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Spoof Goofs

March 07, 1993

Regarding "No Silence of the Hams," by Patrick Goldstein (Feb. 14):

I'm glad Goldstein included a reference to Buster Keaton in his article on Hollywood's current feverish affection for film parodies. Keaton was an early master of the spoof genre; his deadpan approach to comedy was perfect for this type of entertainment and was obviously a big influence on the current crop of cinema parodists (Jim Abrahams and the Zucker boys, Carl and Rob Reiner, Joel and Ethan Coen, to name a few).

As early as 1918, in "Moonshine," a two-reeler he made with Roscoe (Fatty) Arbuckle, Keaton was mercilessly spoofing the overly florid style of stage melodrama. He later parodied the excessively stolid Western star William S. Hart in "The Frozen North" and Charlie Chaplin's sappy attitude toward his leading ladies in "Go West" (in which Keaton's love interest was played by a cow).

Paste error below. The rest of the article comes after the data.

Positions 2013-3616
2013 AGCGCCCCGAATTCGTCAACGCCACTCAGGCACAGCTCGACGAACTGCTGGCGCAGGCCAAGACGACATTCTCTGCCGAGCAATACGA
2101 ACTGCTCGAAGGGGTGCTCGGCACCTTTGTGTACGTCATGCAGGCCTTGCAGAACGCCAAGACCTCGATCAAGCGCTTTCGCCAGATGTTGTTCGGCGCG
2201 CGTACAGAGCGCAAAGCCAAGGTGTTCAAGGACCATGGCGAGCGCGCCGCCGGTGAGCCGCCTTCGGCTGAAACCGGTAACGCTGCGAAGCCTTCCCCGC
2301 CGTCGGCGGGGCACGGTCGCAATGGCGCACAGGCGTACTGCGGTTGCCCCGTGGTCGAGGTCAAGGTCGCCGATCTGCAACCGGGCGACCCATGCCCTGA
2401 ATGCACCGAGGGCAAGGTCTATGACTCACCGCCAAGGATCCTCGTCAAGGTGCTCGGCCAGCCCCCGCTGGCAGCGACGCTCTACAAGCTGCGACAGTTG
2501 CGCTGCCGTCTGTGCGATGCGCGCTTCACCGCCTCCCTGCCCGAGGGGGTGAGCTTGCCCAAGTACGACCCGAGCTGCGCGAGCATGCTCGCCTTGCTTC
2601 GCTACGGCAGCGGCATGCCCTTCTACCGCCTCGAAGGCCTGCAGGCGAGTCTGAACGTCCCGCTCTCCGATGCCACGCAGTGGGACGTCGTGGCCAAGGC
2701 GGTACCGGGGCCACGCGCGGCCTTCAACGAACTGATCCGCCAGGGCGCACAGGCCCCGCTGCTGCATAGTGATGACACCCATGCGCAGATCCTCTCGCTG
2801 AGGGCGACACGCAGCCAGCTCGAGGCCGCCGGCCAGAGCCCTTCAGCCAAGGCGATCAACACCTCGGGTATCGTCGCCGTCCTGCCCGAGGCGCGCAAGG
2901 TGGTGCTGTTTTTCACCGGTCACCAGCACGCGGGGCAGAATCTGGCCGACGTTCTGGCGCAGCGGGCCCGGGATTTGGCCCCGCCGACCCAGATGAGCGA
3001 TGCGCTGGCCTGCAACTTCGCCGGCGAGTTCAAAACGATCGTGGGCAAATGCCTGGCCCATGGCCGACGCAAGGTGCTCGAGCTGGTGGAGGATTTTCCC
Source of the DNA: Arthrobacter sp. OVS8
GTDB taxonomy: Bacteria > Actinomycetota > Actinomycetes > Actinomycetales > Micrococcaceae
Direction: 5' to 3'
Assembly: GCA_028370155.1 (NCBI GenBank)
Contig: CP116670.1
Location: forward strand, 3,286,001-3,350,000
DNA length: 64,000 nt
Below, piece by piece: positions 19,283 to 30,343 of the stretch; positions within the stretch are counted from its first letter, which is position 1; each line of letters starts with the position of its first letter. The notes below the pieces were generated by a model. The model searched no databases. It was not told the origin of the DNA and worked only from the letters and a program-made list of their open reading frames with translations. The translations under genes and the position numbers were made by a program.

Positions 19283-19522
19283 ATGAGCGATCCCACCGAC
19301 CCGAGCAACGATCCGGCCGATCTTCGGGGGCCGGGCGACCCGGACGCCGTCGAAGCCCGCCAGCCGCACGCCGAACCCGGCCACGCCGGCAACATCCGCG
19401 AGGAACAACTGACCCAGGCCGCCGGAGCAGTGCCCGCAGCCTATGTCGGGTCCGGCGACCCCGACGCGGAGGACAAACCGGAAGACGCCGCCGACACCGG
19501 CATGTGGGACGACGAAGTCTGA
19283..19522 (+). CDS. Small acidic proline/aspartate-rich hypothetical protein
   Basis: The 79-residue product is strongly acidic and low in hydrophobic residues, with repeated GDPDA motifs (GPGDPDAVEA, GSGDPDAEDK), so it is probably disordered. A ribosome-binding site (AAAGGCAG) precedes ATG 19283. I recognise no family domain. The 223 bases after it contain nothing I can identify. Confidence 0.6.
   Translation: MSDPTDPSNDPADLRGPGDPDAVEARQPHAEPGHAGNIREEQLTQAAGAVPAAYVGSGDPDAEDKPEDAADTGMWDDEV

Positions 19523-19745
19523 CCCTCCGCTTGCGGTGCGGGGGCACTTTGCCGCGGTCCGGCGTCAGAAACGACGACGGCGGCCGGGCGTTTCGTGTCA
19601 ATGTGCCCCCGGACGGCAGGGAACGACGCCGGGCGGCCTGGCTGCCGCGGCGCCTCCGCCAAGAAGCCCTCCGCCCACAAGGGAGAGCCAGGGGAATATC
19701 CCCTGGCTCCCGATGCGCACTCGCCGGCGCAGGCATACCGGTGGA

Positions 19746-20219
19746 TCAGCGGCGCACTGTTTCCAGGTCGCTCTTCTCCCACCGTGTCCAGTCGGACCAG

However, Goldstein is incorrect when he says Keaton's Civil War comedy "The General" was first intended as a parody of D. W. Griffith's "The Birth of a Nation." Although Keaton did parody Griffith's "Intolerance" in his first independently produced feature, "The Three Ages," "The General" was never intended as a parody, having been inspired by the book "The Great Locomotive Chase," based on an actual event from the war.

JIM KLINE

Lakewood

Kline is the author of the forthcoming book "The Complete Films of Buster Keaton" (Citadel Press).

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